The Best Sci-Fi Series Lied To Fans From The Beginning

By Chris Snellgrove | Published

battlestar galactica

The 2004 Battlestar Galactica series was more than just a stellar reboot…two decades later, it is still widely considered the best sci-fi series of all time. One reason for that was the seemingly immaculate plotting of the overall story, and each episode began with a menacing promise about the evil robot Cylons: “And They Have A Plan.”

However, that tight narrative began to fall apart near the end, and showrunner Ronald D. Moore eventually admitted at the 2017 Battlestar Galactica reunion panel at ATX Television Festival that “there was no plan.”

Why Say There Was No Plan?

battlestar galactica

For frustrated Battlestar Galactica plans, this revelation begs the obvious question: if there never was any kind of overarching plan for these bad guys, why go out of the way to say there was?

One of the reasons is as straightforward as it is disappointing; according to Moore, co-executive producer David Eick thought it sounded like a really “cool” line.

Eick wasn’t wrong: the line made some of sci-fi’s creepiest bad guys seem that much scarier, and it was difficult not to get chills down your spine (assuming you don’t have one of those glowing red Cylon spines from the first season) when reading it.

Figure Out Later?

The other primary reason that Moore kept the “And They Have A Plan” tag is that it was something that he and the show’s various writers “could figure out later.”

Depending on how much you like both Moore and Battlestar Galactica, you could chalk this attitude up to either optimism or naivete. Either way, the bottom line was that the showrunner assumed that everyone involved would come up with a cool plan for the Cylons that would retroactively make sense, but that simply never happened.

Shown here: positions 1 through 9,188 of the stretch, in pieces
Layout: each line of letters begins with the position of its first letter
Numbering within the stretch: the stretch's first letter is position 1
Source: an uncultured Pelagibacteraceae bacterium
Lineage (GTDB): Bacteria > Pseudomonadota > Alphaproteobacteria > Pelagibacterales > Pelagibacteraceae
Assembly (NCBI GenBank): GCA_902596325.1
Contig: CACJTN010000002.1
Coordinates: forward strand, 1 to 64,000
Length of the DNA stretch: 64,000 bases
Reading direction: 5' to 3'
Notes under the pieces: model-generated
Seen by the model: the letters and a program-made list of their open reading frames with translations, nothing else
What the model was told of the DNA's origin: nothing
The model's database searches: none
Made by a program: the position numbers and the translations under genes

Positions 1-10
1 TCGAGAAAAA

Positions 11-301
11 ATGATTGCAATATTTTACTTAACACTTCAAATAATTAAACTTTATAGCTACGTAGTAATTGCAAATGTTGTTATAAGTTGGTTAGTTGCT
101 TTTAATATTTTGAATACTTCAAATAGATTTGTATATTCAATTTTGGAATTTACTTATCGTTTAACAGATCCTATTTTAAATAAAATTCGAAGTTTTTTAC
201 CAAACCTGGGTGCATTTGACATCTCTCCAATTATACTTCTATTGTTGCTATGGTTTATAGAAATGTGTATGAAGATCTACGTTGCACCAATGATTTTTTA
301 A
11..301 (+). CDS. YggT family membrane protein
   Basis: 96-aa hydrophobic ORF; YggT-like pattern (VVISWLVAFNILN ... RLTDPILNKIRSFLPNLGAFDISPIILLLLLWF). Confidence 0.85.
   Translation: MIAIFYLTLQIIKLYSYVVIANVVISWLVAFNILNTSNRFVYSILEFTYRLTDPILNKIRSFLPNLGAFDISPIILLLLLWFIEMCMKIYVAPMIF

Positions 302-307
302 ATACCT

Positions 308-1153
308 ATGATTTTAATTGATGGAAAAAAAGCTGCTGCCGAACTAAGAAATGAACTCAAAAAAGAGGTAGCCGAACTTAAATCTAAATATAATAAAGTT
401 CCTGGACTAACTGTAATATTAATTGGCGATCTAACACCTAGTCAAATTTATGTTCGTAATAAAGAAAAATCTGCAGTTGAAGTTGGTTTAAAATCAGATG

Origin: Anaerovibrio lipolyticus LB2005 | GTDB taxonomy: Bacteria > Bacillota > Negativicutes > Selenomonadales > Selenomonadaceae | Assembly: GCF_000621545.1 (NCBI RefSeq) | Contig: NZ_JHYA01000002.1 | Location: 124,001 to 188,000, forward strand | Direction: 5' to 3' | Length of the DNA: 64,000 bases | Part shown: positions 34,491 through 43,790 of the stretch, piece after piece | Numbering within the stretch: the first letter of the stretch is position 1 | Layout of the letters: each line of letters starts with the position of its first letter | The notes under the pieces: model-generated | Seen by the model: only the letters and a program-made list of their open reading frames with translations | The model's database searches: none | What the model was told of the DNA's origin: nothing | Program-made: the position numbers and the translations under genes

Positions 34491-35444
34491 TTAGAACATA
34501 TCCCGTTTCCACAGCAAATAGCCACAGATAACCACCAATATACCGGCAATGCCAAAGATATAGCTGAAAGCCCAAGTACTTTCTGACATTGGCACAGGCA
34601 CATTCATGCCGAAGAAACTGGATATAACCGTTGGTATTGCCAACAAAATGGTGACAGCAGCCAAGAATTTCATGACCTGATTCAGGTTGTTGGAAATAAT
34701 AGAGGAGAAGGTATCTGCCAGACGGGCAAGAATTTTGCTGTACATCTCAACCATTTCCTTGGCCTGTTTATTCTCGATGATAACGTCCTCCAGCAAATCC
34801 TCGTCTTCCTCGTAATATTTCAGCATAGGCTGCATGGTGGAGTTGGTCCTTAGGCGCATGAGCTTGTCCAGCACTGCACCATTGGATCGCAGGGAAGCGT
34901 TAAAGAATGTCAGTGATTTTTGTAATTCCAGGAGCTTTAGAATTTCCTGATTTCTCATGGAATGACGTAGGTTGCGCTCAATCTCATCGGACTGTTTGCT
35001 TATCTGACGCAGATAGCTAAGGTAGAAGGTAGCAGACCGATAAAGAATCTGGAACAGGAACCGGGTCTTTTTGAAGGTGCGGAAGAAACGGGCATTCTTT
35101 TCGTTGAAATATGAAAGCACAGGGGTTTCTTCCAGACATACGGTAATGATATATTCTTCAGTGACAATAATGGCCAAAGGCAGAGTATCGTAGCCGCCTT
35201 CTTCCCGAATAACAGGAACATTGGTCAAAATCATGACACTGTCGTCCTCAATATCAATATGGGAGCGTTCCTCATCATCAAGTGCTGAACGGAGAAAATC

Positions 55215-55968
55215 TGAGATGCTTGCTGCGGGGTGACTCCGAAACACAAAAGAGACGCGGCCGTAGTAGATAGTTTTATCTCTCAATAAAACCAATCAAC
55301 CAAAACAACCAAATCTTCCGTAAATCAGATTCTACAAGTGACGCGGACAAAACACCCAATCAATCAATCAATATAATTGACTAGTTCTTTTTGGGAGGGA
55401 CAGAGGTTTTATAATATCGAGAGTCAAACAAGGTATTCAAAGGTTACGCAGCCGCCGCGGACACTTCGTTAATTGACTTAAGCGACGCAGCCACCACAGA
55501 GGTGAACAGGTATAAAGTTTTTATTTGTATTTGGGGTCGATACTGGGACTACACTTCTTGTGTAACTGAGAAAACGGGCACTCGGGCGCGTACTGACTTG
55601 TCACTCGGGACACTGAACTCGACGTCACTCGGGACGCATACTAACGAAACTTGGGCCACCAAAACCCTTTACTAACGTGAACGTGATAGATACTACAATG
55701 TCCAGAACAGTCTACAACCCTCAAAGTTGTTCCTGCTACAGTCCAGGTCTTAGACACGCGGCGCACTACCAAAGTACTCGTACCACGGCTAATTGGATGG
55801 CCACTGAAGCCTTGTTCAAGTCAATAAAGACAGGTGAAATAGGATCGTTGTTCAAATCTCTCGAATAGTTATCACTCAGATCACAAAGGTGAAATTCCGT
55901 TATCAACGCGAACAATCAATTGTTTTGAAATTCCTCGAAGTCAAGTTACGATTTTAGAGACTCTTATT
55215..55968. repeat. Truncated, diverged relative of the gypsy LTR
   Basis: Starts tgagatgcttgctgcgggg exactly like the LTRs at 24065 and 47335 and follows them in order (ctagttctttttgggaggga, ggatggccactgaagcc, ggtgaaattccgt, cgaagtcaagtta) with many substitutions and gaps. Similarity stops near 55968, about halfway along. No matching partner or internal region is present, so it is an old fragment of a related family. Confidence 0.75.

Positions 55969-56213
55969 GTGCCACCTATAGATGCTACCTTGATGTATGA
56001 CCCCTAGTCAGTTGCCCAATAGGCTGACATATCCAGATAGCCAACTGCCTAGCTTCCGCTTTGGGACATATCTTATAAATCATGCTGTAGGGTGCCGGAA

After The Series

katee sackhoff

At this point, you might be frustrated enough at the showrunner’s false promises to throw something at him…maybe that frakkin’ toaster in your kitchen that doesn’t work like it once did.

However, Moore ended up paying his own kind of penance: after the series wrapped, he was constantly hounded by fans asking him “What was the plan?”

Not only was this annoying in and of itself, but it left Moore having to break fans’ hearts each time with the sheepish admission that there was never any plan in the first place.

The Cylons’ Actions

From a marketing standpoint, it’s fair to point out that this early promise helped fuel much of the buzz around Battlestar Galactica.

In addition to being a perfectly cast show with tight plots and awesome special effects, the opening of each episode gave the impression that there was a mysterious motivation behind the Cylons’ genocide of humanity and subsequent actions toward Galactica and her crew.

As audiences, we attempted to learn the truth at the same time as our onscreen heroes, and constant debates about the real answer fueled more than a few  early online communities dedicated to the show. 

A Grim Irony

battlestar galactica cast

For fans of Star Trek: Voyager, there is a certain grim irony in Ronald D. Moore’s failure to live up to the promise made by each episode of Battlestar Galactica.

Moore was a longtime Trek writer but only worked on two episodes of Voyager before leaving. His main gripe was that the show constantly hit the reset button at the end of each episode instead of exploring how the prospect of decades stuck on the other side of the galaxy would constantly affect the ship’s crew. 

An Inexplicable Finale

He created Galactica as a show where every decision had consequences, but his own show ended up being rudderless without the major Cylon plan he had promised.

The end result is that Voyager, for all its faults, had a crowd-pleasing series finale that felt like a culmination of years of storytelling.

By contrast, Galactica had a finale so inexplicably bad that you pretty much have to ignore it (and perhaps the rest of the final season) if you want to keep telling people this is the best sci-fi series ever made.

Flawed But Amazing

Even with this sad revelation that the show lied to us from the very beginning, I can’t help but love Battlestar Galactica.

Your mileage may vary, but I’ll always take a flawed masterpiece over the vast majority of bad and downright shlocky sci-fi series.

Still, it’s edifying to know that there was never a plan in place for the Cylons so we can all stop pretending that quoting a Jimi Hendrix song that wouldn’t be written for another 10 millennia was part of it.

Source: Los Angeles Times